Recorded and produced in the artist's home studio in Toronto, "Up Down Strange Charm" is minimalist, texture-based and mostly linear electronic music. Encompassing electroacoustic, IDM, ambient, electropop, classical and glitch elements, most of the tracks on the album are instrumental with the exception of a few songs, one of which entitled, "Swimming in Denton" is an ode to the music of the late Zac Denton.
Buildings and Food
From the album, Up Down Strange Charm, released on September 25, 2020.
“A slow-burning, retro lo-fi number...beautiful low-key vocals and a catchy refrain make for a sweet soundtrack to a summer's end.” - Spill Magazine, Toronto https://spillmagazine.com/spill-video-premiere-buildings-and-food-b-movie/
Jen K. Wilson, aka Buildings and Food, is a Canadian electronic music recording artist from Toronto. Her work incorporates multiple genres including electropop, experimental, IDM, downtempo, glitch and ambient music.
Jen is a classically trained pianist, visual artist and self-taught multi-instrumentalist who began her career in the late 1990's in Toronto playing guitar, keys and drums in various alternative indie rock outfits and later embarked on a visual arts career, relocating to Ottawa and winning several project grants for her work. Her return to Toronto marked a return to music making and she released her debut solo album Quick Beat Save in November 2018 under the moniker Buildings and Food. The album received positive reviews and enjoyed multiple chart appearances in Canada and the U.S., earning a spot on several Best of 2018 lists.
Sophomore album, Up Down Strange Charm was released on September 25, 2020.
Reviews for Quick Beat Save
"Quick Beat Save is as strange and beguiling as it is charming and unique. You may have heard something like it before but its deft weaves of classical and contemporary, past and present, analog and digital, accessible and baffling makes it stand out even within the canon of avant-gardening that has taken place on the fringes of popular music in the last 50 years." - The Swindonian, UK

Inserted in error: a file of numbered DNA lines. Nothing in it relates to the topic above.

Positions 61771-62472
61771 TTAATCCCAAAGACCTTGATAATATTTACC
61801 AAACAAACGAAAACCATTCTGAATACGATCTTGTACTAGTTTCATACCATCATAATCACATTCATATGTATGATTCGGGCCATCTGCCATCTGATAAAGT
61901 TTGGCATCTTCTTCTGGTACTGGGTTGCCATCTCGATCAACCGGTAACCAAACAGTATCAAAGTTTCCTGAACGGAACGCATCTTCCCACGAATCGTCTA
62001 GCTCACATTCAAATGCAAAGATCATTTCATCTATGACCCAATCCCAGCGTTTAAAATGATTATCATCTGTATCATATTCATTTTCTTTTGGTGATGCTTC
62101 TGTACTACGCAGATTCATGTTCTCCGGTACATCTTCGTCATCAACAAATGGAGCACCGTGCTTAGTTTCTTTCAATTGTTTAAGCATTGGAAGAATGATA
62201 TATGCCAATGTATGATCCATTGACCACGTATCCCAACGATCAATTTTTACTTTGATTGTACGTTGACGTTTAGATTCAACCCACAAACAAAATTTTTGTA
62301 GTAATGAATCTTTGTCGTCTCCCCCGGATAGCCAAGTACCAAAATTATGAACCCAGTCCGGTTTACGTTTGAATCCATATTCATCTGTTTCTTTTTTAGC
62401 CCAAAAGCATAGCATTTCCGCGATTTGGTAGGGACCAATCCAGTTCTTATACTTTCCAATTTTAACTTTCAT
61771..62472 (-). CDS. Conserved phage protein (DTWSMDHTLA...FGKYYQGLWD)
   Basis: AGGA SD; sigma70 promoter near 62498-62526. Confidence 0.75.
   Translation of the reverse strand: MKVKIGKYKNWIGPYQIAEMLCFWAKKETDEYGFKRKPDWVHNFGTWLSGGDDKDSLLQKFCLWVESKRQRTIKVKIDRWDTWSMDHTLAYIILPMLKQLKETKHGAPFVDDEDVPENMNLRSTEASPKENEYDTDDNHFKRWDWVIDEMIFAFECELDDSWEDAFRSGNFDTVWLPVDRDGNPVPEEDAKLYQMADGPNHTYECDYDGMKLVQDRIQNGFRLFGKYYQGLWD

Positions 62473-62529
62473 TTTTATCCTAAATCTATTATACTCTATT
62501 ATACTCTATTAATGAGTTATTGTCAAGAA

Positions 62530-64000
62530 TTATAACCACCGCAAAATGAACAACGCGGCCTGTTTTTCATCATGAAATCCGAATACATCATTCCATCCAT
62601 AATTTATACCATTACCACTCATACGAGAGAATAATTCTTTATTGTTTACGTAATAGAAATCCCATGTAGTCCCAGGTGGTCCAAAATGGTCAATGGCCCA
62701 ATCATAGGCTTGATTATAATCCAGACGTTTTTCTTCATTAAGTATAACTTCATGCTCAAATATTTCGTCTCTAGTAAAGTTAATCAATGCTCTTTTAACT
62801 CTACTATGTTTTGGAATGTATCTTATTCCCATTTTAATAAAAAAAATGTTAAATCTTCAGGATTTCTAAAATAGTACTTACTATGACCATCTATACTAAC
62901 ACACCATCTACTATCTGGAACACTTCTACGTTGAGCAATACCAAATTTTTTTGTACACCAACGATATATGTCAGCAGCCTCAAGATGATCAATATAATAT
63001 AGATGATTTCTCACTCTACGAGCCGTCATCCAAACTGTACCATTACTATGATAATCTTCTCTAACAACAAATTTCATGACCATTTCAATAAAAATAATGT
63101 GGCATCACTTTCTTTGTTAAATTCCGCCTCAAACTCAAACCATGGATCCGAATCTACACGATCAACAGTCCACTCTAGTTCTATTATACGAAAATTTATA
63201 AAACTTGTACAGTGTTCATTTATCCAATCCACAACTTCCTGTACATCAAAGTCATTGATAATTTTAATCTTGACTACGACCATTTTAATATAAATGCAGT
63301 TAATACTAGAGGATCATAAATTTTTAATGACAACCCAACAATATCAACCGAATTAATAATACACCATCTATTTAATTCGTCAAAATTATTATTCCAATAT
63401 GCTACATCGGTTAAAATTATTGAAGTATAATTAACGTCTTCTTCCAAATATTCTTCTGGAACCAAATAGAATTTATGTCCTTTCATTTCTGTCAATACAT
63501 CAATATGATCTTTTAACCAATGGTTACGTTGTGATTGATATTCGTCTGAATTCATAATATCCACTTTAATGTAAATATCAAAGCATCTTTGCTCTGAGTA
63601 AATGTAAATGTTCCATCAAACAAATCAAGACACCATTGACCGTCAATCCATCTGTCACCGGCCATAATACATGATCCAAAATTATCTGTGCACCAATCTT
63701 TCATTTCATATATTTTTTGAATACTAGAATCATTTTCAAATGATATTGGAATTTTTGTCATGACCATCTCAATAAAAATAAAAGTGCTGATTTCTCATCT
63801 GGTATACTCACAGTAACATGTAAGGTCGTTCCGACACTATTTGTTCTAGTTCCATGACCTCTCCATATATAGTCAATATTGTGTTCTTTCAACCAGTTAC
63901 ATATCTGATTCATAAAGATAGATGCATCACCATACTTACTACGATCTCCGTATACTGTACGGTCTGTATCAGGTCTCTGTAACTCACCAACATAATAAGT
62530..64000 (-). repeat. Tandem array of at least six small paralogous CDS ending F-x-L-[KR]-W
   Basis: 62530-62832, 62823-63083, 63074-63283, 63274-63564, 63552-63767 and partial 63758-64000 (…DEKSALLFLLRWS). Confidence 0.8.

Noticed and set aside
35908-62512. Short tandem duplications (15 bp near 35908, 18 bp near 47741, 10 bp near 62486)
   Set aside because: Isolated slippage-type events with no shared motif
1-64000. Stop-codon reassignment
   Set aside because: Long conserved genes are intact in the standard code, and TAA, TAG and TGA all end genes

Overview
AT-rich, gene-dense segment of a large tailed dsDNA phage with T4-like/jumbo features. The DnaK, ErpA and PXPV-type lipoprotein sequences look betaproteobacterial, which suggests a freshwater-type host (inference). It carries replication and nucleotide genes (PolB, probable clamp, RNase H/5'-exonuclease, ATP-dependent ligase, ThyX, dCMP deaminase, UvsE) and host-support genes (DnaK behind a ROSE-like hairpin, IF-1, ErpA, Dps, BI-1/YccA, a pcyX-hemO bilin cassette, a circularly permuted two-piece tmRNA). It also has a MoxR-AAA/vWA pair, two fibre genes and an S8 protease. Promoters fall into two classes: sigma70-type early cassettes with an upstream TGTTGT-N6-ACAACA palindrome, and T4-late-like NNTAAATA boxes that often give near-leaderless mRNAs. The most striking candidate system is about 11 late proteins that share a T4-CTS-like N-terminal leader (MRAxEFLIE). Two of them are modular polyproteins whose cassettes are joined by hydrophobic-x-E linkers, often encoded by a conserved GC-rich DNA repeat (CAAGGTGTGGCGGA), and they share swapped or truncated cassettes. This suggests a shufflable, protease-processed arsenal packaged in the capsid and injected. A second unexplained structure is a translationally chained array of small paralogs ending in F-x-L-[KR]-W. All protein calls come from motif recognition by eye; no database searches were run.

"[Slow to Reverse] has this plodding electronic from the get-go, shifting and moving before Wilson’s voice comes in over another layer of electronics. Personally, I like the delivery, almost as if the words were dropped into thin air emphatically. It’s all highlighted, too, by some exceptional cymbal work that builds in some extra artistry. People always reference tunes that entrance them, and this is precisely what I envision." - Austin Town Hall
"'1979: Pennies and Pluto’ bears a title no less intriguing than the music entailed herein. Several associations immediately come to mind, including Broadcast, Stereolab and Mahogany....The new single, just as ‘Slow to Reverse’, the single before this, is a brilliant reflection of the internal workings of an indie pop aficionado with a vision towards a positive musical construction." - The Record Stache
“An independent avant pop artist, whose music emanates endearing Stereolabesque charm… she whets our appetite with charismatic synth minimalism. The song flows with a laid-back ease, running on gently muffled and murmured vocals, yet also sparkles with brighter, peppy instrumentation. Easily Ladytron can be mentioned, as well as Lali Puna, Vive La Fête and Tying Tiffany” – Big Takeover Magazine
"Most tracks on ‘Quick Beat Save’ are electronic instrumentals (and damn good ones). However, Jen K. Wilson (Buildings and Food) gets to demonstrates her abilities as a singer-songwriter on such cuts as “1979: Pennies and Pluto”, a great pop song with loads of quirkiness. "
- Irregular Dreams